He further made clear that the region remained of interest to the U.S and that any force trying to take control over it would be dealt with through all appropriate means including the use of the military (Roskin & Berry, 2010).
In order to protect the Persian Gulf, the Carter administration built the Rapid Deployment Force (RDF), whose mandate was to increase the naval presence of the U.S in both the region and the Indian Ocean. RDF combined troops from the Army, U.S Navy, Marine, and Air Force to carry out operations in this region without necessarily depending on U.S allies. In the event of a conflict, The Commander of RDF sent an army of approximately 200 soldiers or 250, if the mission was in a remote area. General P.X Kelly first held the position (Colucci, 2012).
Due to lack of a clear and single communication channel, tension rose within RDF since its commander could not communicate directly to the Secretary of Defense. However, on 24 April 1981, a separation of commands was done which saw RDF given definite geographic tasks. Since it did not involve friends of the U.S in its operations, RDF caused a lot of destruction to property and death of people in the region that brought President Carter’s administration under severe criticism.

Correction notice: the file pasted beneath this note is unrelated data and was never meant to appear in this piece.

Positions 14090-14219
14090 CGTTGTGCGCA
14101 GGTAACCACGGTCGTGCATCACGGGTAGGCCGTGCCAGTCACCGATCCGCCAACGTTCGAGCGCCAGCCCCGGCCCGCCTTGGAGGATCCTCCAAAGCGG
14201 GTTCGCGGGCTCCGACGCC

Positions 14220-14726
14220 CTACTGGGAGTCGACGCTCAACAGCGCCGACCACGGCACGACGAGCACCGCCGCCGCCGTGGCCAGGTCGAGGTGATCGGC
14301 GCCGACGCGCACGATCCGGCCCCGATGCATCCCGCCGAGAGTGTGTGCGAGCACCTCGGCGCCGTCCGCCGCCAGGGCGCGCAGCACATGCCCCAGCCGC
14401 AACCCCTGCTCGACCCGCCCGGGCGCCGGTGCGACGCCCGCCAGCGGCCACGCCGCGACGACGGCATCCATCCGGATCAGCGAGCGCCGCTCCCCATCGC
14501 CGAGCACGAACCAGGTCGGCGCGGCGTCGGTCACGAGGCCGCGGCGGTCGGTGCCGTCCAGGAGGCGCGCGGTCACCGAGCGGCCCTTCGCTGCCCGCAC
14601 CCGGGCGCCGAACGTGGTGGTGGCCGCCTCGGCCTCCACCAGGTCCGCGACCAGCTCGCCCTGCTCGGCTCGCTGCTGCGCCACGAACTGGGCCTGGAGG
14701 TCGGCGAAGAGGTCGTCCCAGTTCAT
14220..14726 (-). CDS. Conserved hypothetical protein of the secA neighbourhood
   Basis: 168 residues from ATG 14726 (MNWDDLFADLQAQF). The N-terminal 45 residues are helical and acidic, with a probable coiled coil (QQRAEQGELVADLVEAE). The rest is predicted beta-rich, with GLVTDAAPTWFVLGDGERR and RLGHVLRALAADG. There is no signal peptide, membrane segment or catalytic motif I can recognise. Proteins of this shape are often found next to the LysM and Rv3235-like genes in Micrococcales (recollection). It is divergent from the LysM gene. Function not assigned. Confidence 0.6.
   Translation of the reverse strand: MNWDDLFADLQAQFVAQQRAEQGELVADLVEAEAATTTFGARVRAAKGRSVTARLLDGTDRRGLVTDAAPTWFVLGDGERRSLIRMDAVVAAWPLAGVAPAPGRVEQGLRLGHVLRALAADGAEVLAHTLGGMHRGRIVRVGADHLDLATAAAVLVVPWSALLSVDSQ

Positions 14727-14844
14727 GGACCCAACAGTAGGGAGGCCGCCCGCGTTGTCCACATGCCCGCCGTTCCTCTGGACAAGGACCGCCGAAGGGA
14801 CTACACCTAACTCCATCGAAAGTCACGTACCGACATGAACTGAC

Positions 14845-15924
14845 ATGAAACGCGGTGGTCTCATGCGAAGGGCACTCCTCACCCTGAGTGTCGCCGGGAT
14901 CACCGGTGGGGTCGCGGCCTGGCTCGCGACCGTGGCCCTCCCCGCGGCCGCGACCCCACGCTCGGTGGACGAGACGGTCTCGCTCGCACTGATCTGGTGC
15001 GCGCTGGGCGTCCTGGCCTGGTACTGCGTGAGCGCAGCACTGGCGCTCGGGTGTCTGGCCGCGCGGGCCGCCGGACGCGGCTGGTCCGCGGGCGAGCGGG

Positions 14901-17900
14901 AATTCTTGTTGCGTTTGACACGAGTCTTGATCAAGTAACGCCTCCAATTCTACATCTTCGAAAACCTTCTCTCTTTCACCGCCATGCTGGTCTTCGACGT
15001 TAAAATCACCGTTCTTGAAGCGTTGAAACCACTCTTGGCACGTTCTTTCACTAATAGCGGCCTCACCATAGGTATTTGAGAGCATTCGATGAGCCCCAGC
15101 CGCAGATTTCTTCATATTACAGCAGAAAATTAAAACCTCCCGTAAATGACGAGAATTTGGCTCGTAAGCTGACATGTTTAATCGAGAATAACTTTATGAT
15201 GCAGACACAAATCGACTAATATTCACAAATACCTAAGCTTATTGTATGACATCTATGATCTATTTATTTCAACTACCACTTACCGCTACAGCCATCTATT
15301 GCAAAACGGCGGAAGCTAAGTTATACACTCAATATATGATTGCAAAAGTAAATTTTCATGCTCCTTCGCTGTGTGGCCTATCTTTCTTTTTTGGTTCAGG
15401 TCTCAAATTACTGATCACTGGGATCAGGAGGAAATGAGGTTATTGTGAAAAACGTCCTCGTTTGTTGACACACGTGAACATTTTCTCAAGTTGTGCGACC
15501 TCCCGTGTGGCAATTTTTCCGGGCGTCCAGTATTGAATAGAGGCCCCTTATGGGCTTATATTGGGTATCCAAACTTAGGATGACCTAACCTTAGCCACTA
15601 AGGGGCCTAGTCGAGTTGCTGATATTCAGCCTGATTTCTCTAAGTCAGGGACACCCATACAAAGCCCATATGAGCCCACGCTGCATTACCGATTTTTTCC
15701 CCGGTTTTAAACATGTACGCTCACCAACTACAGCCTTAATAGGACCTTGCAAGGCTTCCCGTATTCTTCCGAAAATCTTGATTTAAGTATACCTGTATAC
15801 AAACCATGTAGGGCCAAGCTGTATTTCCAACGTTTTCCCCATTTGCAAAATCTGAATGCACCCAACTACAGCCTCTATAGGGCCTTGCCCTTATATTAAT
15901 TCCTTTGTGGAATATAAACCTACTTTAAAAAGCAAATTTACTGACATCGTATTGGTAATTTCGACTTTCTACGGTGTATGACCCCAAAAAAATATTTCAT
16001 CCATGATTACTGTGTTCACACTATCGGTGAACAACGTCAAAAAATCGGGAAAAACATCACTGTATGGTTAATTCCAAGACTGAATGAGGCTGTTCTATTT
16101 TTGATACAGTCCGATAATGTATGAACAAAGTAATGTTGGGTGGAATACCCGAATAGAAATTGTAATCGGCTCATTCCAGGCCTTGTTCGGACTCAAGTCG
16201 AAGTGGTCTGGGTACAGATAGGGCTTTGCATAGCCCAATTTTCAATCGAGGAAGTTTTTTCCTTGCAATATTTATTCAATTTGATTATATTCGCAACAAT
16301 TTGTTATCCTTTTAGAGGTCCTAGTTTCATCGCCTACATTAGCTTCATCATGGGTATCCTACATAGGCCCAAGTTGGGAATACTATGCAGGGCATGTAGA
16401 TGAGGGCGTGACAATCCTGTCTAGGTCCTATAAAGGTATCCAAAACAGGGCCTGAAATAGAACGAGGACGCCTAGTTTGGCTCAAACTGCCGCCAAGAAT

One of the effects of these diplomatic efforts was that they ensured continuous supply of oil from the region for both American and Europe. With this supply of oil, American embarked on an extensive period of economic growth. However, despite its economic benefits, the doctrine had severe long-term effects on the U.S relations with the Middle East (Colucci, 2012). The doctrine required a lot of investment in security architecture to ensure continued supply of oil. For instance, during the Iran-Iraq war in 1980’s, tankers transporting oil to foreign countries in the region had to put on U.S